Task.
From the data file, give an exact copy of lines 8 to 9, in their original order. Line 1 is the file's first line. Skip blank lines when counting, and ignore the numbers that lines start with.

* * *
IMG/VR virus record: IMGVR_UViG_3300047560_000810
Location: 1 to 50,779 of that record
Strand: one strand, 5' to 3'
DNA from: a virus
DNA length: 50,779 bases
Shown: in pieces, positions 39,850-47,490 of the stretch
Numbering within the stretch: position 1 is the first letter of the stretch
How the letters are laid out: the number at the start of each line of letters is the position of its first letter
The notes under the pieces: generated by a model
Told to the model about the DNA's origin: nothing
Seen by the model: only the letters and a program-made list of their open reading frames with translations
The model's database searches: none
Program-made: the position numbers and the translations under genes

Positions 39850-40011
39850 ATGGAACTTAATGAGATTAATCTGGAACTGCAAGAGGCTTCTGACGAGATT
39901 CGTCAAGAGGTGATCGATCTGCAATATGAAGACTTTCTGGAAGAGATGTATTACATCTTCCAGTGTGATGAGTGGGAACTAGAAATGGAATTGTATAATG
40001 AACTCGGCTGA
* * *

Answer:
How the letters are laid out: the number at the start of each line of letters is the position of its first letter
The notes under the pieces: generated by a model